Julie Taymor wants to give you the best seat in the house at TIFF this year.
She captured her acclaimed stage production of A Midsummer’s Night Dream at the Polonsky Center in Brooklyn on film, shooting 70 hours with handheld cameras.
“I think film is so great for Shakespeare,” says Taymor, the first person to ever win a Tony for Best Direction of a Musical for her work on The Lion King. “You enjoy it in live theatre. The kids who came loved it; the pillow fights, theatrical stripping. They got it. But on film you have close-ups. This is where film is better than the theatre.
“With fours days of shooting, with hand held cameras and using pickups, you are now in the best positions in the house. We’re in positions that no audience could be. So now you are getting the support of the close up, which means you can understand it when you see the facial expression and the lips moving. You don’t need to know what the words are. I found that in Titus Andronicus [which she directed on film with Anthony Hopkins in 1999]. I still don’t know what a ‘weeping welkin’ is, but when Anthony Hopkins says it, I get it. You could turn off the dialogue and you would know what’s going on.”
Her beautiful adaptation is brought to film without the use of any special effects—“What you see was all in the production,” she says—except one miraculous performance by Kathryn Hunter as Puck. The cast and the staging are extraordinary, but Hunter stands out in a performance New York Mag called “part yoga, part cartoon.”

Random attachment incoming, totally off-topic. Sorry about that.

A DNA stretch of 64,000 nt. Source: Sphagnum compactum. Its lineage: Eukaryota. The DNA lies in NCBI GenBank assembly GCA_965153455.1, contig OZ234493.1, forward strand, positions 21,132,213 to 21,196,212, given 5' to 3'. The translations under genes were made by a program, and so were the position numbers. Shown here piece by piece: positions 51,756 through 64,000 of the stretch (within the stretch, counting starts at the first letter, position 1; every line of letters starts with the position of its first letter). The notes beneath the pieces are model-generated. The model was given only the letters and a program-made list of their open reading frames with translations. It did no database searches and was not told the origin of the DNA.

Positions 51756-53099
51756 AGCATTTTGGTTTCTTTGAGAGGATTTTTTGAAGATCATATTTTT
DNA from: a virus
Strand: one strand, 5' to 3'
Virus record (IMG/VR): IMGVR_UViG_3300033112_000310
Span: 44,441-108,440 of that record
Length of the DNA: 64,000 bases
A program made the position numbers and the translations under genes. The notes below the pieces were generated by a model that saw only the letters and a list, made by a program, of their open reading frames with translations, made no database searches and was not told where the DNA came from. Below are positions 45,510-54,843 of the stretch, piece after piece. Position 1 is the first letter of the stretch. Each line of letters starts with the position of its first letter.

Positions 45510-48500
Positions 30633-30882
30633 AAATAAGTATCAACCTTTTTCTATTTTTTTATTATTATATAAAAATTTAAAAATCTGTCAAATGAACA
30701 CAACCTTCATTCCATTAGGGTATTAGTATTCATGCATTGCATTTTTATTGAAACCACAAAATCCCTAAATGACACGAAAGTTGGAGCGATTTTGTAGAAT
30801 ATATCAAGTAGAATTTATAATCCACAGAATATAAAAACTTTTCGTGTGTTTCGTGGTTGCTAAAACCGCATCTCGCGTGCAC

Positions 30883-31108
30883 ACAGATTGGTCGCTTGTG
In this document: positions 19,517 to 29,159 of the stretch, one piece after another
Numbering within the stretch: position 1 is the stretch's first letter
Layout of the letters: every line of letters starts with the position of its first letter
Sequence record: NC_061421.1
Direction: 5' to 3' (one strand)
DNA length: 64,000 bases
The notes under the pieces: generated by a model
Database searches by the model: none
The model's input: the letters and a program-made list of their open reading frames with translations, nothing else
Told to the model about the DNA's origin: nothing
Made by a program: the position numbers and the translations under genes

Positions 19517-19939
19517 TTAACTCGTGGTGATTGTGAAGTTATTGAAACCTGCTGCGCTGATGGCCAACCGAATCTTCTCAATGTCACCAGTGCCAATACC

“I think Kathryn is the greatest actor on stage right now,” says Taymor. “She has played King Lear. She’s the only female in London [to do that]. She’s not a movie actress, because nobody has figured it out yet… because she is this strange creature. She is so versatile. I had seen her in five or six shows and a year before I did this I said if I could get Kathryn Hunter to play Puck, I’ll do this.”
It’s a show Taymor has deep connections to.
“It was the first play I ever saw,” she says. “I saw it here in Canada at the Stratford Festival and I played Hermia when I was seven.”
It also led, indirectly, to her biggest Broadway success. When Disney was renovating The New Amsterdam Theatre in New York she knew the first show there had been A Midsummer Night’s Dream, “so I went to Disney and said, ‘Could I do A Midsummer Night’s Dream here.’ They said no, but ‘Could you do The Lion King.’”